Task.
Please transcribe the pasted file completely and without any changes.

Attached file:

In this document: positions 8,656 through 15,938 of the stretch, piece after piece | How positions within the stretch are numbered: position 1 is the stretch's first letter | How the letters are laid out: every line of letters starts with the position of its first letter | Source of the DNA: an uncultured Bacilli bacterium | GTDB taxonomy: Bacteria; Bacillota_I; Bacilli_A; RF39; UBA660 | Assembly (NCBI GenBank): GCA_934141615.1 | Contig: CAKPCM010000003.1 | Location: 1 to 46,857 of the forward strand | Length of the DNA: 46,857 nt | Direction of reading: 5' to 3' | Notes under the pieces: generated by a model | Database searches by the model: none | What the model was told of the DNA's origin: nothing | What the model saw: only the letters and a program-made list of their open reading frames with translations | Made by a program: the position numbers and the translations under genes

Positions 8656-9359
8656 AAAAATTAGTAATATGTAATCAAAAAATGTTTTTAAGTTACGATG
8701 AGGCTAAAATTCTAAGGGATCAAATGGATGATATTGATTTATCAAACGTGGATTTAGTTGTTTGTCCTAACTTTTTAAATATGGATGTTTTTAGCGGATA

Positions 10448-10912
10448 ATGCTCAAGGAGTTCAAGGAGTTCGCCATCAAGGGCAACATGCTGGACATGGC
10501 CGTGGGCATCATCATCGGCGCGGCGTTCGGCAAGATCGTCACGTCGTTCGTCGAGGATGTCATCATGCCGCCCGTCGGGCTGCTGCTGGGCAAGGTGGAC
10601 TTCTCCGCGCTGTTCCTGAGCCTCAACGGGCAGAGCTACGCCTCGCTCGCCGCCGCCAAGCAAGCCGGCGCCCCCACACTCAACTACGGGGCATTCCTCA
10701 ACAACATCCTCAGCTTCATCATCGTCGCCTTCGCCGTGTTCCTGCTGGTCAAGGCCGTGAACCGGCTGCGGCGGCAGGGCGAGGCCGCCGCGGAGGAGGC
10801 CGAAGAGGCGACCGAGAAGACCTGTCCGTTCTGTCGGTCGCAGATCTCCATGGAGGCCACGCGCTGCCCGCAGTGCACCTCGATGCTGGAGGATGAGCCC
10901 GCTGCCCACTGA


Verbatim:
In this document: positions 8,656 through 15,938 of the stretch, piece after piece | How positions within the stretch are numbered: position 1 is the stretch's first letter | How the letters are laid out: every line of letters starts with the position of its first letter | Source of the DNA: an uncultured Bacilli bacterium | GTDB taxonomy: Bacteria; Bacillota_I; Bacilli_A; RF39; UBA660 | Assembly (NCBI GenBank): GCA_934141615.1 | Contig: CAKPCM010000003.1 | Location: 1 to 46,857 of the forward strand | Length of the DNA: 46,857 nt | Direction of reading: 5' to 3' | Notes under the pieces: generated by a model | Database searches by the model: none | What the model was told of the DNA's origin: nothing | What the model saw: only the letters and a program-made list of their open reading frames with translations | Made by a program: the position numbers and the translations under genes

Positions 8656-9359
8656 AAAAATTAGTAATATGTAATCAAAAAATGTTTTTAAGTTACGATG
8701 AGGCTAAAATTCTAAGGGATCAAATGGATGATATTGATTTATCAAACGTGGATTTAGTTGTTTGTCCTAACTTTTTAAATATGGATGTTTTTAGCGGATA

Positions 10448-10912
10448 ATGCTCAAGGAGTTCAAGGAGTTCGCCATCAAGGGCAACATGCTGGACATGGC
10501 CGTGGGCATCATCATCGGCGCGGCGTTCGGCAAGATCGTCACGTCGTTCGTCGAGGATGTCATCATGCCGCCCGTCGGGCTGCTGCTGGGCAAGGTGGAC
10601 TTCTCCGCGCTGTTCCTGAGCCTCAACGGGCAGAGCTACGCCTCGCTCGCCGCCGCCAAGCAAGCCGGCGCCCCCACACTCAACTACGGGGCATTCCTCA
10701 ACAACATCCTCAGCTTCATCATCGTCGCCTTCGCCGTGTTCCTGCTGGTCAAGGCCGTGAACCGGCTGCGGCGGCAGGGCGAGGCCGCCGCGGAGGAGGC
10801 CGAAGAGGCGACCGAGAAGACCTGTCCGTTCTGTCGGTCGCAGATCTCCATGGAGGCCACGCGCTGCCCGCAGTGCACCTCGATGCTGGAGGATGAGCCC
10901 GCTGCCCACTGA